Temple Grandin offers the world yet another great work, an inspiring and informative book that offers both hope and encouragement.
In these pages, Temple presents the personal success stories of fourteen unique individuals that illustrate the extraordinary potential of those on the autism spectrum.
One of Temple's primary missions is to help people with autism, Asperger's Syndrome, and ADHD tap into their hidden abilities. Temple chose these contributors from a wide variety of different skill sets to show how it can be done. Each individual tells their own story in their own words about their lives, relationships, and eventual careers. The contributors also share how they dealt with issues they confronted while growing up, such as bullying, making eye contact, and honing social skills.
Different...Not Less shows how, with work, each of the contributors:Found invaluable mentors Learned skills necessary for employment when young Became successfully employed Developed self-confidence Faced the challenges of forming and maintaining relationships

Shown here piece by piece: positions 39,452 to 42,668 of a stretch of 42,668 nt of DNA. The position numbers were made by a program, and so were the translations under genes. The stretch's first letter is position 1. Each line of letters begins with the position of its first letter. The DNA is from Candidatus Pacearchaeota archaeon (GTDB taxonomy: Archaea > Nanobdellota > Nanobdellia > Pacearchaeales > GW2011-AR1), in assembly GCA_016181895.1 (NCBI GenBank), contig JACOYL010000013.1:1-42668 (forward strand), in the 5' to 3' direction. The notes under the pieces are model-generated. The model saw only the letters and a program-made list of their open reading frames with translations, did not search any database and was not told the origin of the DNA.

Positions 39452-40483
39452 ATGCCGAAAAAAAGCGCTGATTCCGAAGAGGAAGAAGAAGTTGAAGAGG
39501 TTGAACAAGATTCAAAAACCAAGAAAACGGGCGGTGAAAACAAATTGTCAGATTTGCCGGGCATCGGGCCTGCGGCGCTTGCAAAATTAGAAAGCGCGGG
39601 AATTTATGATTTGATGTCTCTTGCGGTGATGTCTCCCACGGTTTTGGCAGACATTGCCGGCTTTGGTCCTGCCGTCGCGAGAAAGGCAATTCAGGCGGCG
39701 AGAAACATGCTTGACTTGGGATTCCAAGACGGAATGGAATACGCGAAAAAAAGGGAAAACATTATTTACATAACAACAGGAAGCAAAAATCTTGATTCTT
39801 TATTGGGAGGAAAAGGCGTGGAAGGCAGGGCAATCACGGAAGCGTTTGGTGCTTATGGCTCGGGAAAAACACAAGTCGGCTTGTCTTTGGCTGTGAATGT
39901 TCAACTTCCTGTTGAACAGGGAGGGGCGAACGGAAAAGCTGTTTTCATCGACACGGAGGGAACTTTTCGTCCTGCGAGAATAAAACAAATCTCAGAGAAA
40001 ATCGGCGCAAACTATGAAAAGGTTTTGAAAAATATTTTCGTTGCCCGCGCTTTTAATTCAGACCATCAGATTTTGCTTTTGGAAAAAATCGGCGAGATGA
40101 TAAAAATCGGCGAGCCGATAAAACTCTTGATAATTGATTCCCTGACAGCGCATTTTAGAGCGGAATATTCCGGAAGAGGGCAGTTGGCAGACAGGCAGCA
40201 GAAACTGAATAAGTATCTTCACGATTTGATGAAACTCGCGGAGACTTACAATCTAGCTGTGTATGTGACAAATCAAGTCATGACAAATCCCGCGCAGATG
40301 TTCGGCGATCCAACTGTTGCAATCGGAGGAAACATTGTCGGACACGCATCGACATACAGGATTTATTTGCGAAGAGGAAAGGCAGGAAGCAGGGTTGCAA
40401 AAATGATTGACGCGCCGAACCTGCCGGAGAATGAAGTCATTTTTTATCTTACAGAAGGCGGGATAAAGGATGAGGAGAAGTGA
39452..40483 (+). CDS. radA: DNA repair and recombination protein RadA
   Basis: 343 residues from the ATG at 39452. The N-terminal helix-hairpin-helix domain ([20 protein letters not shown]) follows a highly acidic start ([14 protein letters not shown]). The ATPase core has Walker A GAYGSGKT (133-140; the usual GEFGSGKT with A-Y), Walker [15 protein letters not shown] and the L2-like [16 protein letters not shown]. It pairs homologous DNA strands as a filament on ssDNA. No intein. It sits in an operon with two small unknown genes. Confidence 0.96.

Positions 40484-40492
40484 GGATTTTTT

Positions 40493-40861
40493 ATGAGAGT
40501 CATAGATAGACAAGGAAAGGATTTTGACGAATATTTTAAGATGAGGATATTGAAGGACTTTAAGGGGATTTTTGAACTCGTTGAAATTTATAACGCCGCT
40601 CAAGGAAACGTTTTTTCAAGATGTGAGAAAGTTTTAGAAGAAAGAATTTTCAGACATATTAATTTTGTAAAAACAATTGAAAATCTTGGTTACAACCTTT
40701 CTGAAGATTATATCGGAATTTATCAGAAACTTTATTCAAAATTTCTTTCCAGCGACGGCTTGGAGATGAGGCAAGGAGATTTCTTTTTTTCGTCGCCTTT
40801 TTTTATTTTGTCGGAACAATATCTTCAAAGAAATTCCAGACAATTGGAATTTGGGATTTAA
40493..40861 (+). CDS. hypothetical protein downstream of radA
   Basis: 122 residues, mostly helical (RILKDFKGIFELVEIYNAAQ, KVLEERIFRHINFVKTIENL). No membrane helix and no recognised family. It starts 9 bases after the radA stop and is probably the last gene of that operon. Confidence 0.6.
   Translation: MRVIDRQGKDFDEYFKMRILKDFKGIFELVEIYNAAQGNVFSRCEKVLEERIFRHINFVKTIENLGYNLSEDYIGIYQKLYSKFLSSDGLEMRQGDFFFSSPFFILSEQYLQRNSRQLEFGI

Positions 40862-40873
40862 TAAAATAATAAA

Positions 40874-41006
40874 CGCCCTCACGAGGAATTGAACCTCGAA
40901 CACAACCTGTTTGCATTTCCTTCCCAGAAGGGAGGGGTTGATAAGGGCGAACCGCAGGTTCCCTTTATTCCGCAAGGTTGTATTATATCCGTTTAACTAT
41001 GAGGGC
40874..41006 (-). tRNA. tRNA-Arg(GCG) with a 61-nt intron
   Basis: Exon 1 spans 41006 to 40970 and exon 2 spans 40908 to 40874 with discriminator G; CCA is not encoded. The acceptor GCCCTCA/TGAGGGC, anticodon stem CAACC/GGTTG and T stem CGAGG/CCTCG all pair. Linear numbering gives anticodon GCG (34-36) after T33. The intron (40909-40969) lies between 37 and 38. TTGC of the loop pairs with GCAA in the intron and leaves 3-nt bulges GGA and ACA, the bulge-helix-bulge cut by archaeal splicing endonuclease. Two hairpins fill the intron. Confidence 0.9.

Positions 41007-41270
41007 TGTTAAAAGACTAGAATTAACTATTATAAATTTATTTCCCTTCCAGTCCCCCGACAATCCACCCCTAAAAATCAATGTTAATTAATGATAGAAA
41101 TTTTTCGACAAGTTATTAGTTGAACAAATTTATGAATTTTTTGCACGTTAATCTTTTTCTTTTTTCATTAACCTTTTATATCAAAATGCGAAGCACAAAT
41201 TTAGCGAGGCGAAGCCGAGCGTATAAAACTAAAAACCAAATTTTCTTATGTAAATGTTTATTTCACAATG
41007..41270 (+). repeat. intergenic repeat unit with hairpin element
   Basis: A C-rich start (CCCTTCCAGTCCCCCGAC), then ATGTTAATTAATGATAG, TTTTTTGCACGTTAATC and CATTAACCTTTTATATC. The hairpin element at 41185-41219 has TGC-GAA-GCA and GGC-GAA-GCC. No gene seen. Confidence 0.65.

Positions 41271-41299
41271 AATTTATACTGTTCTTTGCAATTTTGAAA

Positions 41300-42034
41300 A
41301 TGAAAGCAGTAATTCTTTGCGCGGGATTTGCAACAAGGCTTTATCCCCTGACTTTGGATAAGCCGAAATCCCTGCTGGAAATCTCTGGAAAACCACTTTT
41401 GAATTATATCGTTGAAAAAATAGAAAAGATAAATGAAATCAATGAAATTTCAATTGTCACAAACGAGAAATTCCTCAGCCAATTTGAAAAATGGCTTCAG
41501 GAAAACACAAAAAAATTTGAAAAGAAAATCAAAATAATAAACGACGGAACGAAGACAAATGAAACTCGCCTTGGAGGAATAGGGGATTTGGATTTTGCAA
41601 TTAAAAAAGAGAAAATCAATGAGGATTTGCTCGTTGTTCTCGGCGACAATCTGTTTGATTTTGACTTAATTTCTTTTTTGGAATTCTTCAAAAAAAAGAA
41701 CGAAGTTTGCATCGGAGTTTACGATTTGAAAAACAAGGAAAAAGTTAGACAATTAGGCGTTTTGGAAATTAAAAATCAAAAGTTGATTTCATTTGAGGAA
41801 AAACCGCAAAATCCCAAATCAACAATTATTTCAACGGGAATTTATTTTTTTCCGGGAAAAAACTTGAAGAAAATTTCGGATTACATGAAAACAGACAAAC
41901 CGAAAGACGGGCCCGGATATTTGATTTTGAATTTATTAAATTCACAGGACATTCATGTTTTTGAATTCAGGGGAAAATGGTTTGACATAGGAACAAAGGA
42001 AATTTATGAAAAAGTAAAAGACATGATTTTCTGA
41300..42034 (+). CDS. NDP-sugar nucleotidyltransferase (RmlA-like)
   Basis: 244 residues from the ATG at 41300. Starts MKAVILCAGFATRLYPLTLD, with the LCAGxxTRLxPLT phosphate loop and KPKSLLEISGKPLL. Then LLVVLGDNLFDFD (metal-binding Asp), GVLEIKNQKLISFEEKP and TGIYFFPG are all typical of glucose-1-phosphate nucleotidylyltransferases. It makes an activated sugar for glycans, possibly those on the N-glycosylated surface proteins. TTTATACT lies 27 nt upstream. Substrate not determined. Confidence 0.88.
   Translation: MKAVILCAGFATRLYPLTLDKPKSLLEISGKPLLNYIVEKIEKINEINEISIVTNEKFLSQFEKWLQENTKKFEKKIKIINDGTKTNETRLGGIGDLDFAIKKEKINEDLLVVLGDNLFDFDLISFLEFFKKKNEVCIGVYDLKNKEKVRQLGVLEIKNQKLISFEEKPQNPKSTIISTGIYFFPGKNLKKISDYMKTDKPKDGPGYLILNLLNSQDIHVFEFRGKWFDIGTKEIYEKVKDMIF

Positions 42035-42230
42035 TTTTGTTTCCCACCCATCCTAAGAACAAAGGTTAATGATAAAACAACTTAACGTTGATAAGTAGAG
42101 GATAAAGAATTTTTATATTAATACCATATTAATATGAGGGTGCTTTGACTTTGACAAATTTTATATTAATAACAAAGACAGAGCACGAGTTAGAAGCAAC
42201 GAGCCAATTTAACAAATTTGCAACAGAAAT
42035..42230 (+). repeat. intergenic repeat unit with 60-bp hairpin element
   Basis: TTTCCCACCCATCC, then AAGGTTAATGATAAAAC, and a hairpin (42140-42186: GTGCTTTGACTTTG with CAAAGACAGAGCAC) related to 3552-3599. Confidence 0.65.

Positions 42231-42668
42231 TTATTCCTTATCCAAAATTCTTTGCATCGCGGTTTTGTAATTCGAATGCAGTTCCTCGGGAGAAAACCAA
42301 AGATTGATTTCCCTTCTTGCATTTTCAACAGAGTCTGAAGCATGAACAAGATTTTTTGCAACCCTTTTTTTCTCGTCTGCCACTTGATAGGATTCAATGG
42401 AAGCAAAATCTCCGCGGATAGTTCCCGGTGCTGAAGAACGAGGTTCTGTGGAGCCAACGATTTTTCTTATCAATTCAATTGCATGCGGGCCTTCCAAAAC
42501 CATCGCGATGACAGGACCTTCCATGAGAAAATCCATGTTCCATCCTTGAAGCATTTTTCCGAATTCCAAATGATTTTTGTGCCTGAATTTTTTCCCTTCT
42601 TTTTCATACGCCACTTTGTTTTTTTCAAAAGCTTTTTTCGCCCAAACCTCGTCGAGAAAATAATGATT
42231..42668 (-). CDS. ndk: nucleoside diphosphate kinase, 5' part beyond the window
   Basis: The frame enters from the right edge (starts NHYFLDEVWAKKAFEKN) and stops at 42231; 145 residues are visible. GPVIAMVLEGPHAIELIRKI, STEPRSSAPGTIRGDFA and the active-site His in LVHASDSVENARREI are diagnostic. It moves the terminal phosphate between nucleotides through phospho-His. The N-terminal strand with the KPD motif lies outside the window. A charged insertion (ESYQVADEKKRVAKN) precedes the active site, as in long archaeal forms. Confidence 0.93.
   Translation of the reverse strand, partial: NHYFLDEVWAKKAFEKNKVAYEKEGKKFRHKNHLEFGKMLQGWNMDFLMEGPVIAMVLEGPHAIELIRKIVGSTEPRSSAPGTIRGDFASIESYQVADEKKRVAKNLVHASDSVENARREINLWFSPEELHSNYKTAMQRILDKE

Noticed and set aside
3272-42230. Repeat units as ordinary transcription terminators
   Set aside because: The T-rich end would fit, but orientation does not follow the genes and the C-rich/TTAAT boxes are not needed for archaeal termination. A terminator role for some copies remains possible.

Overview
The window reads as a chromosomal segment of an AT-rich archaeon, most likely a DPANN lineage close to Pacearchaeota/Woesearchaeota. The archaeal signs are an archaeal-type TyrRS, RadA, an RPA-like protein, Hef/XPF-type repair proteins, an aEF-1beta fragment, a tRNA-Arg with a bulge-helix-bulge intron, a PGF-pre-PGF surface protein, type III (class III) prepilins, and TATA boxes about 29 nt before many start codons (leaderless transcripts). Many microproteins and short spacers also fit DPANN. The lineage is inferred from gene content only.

(and sometimes) Raised families
About the Author
Temple Grandin (born August 29, 1947) is an American doctor of animal science and professor at Colorado State University, bestselling author, and consultant to the livestock industry on animal behavior. As a person with high functioning autism, Grandin is also widely noted for her work in autism advocacy and is the inventor of the hug machine designed to calm hypersensitive persons.Grandin is listed in the 2010 TIME 100 list of the 100 most influential people in the world in the category "Heroes" Tony Attwood (born 9 February 1952, Birmingham, England) is an English Psychologist who lives in Queensland, Australia and is an author of several bestselling books on Asperger's Syndrome. He speaks on autism and Asperger's Syndrome around the world.His book, Asperger's Syndrome: A Guide for Parents and Professionals has now been translated into 20 languages.Attwood also has a clinical practice at his diagnostic and treatment clinic for children and adults with Asperger's Syndrome, in Brisbane, begun in 1992.
This is an inspiring book. The stories of achievement will be encouraging for parents of a young child with an autism spectrum disorder and will be especially inspirational for adolescents and young adults who are feeling despondent that autism could deprive them of a successful career or relationship. This book has antidepressant qualities to rival those of medication.
Dr. Tony Attwood